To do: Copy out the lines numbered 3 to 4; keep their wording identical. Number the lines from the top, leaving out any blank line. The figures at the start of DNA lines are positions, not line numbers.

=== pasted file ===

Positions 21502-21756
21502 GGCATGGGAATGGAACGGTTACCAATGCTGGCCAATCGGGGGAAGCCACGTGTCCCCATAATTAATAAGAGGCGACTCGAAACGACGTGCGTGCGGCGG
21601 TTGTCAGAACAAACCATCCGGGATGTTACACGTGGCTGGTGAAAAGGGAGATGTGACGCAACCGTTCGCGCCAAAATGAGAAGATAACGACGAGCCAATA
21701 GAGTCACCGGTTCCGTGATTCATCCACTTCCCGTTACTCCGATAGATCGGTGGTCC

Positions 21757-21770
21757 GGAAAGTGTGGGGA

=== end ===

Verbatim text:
21601 TTGTCAGAACAAACCATCCGGGATGTTACACGTGGCTGGTGAAAAGGGAGATGTGACGCAACCGTTCGCGCCAAAATGAGAAGATAACGACGAGCCAATA
21701 GAGTCACCGGTTCCGTGATTCATCCACTTCCCGTTACTCCGATAGATCGGTGGTCC